Lady Gaga wants to help you build your own social network

A technology company backed by Lady Gaga wants to help you create custom-built social networks—and get paid for it.

 

Rob Price

Business

Published Jun 11, 2014   Updated May 31, 2021, 3:57 am CDT

Big fan of De La Soul? Want to meet other amateur dermatologists? Unhealthy fascination with chipotle? Whereas previously you’d be forced to find solidarity in Facebook groups, or—worse yet Twitter—a technology company backed by Lady Gaga wants to help you create custom-built social networks—and get paid for it.

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Backplane is a platform that powers various specialized social-networking sites, from Minecraft community Team Crafted to Guns N’ Rose Tribute site Paradise City. It was first established in 2011, initially powering Lady Gaga’s fan network LittleMonsters.com. (The reigning Queen of Pop is a major investor in the company.) Little Monsters has since accrued around 1 million members. In early 2013, Backplane expanded its reach and brought new brands—including Condé Nast—into its roster.

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The company now intends to open the floodgates and allow anyone to build their own social network focused around the issues they care about. There’s a strong emerging market for specialized networks—TechCrunch reports that more than half a billion people use Facebook groups—but administrative controls and customization options on Facebook are limited, and it’s impossible to monetize groups.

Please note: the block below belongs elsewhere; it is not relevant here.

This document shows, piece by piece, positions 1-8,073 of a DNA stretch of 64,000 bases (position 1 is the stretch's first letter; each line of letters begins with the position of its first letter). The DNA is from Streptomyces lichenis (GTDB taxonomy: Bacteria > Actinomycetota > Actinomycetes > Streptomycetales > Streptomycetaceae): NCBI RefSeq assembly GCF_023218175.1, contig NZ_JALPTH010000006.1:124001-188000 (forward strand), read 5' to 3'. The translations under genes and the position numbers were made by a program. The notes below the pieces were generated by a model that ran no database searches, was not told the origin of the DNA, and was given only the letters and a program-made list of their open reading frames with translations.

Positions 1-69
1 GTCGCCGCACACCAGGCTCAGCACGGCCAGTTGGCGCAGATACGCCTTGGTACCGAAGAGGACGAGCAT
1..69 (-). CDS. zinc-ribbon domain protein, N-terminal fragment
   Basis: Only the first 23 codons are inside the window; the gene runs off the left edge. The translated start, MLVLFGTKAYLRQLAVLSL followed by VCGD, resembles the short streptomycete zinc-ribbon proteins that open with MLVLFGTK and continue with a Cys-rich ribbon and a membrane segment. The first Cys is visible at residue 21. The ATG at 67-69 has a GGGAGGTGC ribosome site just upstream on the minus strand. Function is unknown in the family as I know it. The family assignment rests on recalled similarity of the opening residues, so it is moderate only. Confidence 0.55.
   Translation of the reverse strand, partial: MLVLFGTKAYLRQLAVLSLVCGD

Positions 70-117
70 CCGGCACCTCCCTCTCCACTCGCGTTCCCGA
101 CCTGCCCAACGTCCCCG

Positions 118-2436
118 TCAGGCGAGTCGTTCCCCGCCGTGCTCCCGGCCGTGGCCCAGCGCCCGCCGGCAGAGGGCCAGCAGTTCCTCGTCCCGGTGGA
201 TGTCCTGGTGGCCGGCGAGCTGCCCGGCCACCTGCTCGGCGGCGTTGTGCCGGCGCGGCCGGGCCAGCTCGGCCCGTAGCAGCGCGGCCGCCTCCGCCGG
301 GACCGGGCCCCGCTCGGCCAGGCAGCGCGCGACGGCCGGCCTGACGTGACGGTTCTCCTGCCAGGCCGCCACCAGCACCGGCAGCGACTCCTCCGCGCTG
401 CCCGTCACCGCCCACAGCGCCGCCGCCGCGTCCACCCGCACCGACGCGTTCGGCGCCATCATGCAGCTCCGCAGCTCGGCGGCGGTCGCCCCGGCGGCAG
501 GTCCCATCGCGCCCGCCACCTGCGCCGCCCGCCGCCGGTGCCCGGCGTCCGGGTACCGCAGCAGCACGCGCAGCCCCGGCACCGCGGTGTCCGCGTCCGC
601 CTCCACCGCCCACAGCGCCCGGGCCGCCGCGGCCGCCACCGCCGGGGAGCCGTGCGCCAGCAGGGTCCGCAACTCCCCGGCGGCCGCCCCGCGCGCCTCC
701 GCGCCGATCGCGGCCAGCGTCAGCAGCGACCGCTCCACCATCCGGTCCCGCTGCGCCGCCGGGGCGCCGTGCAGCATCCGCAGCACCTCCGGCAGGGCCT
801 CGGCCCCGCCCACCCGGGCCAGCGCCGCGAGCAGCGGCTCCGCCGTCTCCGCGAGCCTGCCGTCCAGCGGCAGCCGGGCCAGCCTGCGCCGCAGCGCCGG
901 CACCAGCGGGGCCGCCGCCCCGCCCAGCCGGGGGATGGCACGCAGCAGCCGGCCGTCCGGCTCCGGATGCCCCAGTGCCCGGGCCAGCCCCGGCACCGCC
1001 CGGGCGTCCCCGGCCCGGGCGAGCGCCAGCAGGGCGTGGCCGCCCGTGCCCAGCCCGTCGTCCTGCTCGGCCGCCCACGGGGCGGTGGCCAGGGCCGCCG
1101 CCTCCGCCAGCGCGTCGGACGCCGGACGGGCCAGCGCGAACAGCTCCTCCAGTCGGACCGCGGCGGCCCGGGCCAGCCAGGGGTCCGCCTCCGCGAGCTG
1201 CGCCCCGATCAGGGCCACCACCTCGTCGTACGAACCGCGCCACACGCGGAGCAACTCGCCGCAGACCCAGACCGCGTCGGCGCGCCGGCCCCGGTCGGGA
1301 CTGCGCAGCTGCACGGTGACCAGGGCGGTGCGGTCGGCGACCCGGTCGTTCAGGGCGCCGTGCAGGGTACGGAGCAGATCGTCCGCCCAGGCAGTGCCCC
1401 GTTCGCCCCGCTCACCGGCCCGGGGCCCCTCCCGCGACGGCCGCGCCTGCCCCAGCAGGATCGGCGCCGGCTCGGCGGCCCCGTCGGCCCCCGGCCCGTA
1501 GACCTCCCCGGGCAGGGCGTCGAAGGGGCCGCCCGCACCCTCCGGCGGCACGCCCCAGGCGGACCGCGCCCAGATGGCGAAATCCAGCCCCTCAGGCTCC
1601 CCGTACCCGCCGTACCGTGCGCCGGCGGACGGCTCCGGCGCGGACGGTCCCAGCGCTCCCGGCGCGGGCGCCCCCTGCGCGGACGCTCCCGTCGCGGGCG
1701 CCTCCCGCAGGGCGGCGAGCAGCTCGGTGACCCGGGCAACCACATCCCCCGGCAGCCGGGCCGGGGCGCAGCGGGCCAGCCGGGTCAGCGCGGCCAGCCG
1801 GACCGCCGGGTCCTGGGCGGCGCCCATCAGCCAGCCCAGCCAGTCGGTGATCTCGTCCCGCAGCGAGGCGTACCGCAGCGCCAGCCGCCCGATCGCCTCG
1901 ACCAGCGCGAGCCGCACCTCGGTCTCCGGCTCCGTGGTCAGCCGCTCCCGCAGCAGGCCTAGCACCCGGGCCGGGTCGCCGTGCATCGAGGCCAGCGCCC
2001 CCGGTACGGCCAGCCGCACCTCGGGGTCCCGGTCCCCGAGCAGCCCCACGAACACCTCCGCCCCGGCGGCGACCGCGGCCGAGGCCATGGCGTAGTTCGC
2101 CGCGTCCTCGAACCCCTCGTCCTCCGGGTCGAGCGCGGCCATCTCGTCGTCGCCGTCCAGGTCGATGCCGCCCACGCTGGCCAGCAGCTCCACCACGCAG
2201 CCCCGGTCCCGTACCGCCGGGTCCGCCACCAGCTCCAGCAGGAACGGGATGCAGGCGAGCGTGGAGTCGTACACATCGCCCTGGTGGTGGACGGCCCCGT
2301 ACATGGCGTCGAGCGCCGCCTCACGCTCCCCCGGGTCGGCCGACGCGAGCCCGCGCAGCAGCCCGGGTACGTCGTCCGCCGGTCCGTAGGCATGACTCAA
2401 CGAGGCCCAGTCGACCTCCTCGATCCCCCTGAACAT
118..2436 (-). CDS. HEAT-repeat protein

Starting from the third quarter of this year, Backplane aims to change that. Using its software, you’ll be able to set up networks dedicated to your favorite sports team, anime, band—or whatever it is you’re passionate about. And it’ll allow adverts and other revenues streams. 

“They’ll be able to charge dues, sell merchandise and crowdfund projects,” Backplane COO Scott Harrison told TechCrunch, “and if their community grows large enough, Backplane even wants to help them sell ad space in their networks and split the revenue.”

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Facebook benefits from the network effect: Its ubiquity drives new customers to it and continually reinforces its dominance on the online sphere. In recent years, it (and other social media platforms) has leveraged this position to encourage the proliferation of social login tools—and studies show that users love it. Every new website account is a new set of passwords and login details to remember; allowing users to log-in elsewhere with their social media accounts does away with all that hassle. It also further centralizes the Internet around Facebook and other social networks in the process, consolidating their position as Internet “hubs.” 

Social login provider Janrain claims that just by introducing the technology, websites can boost registration rates by up to 50 percent—illustrating just how averse Web users are to making unnecessary accounts and using unnecessary services. While Backplane does allow login via Facebook or Twitter accounts, the company nonetheless faces the challenge of convincing potential customers that they should break away from the sites to which they’ve become accustomed, and that using specialized social networks is necessary. 

Persuading the admins and organizers to abandon Facebook groups and Twitter fan accounts will be easy—there’s the promise of cold hard cash, after all—but attracting users may be a very different story.

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Photo via TJ Sengel / Wikimedia Commons (CC BY 2.0)

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*First Published: Jun 11, 2014, 12:22 pm CDT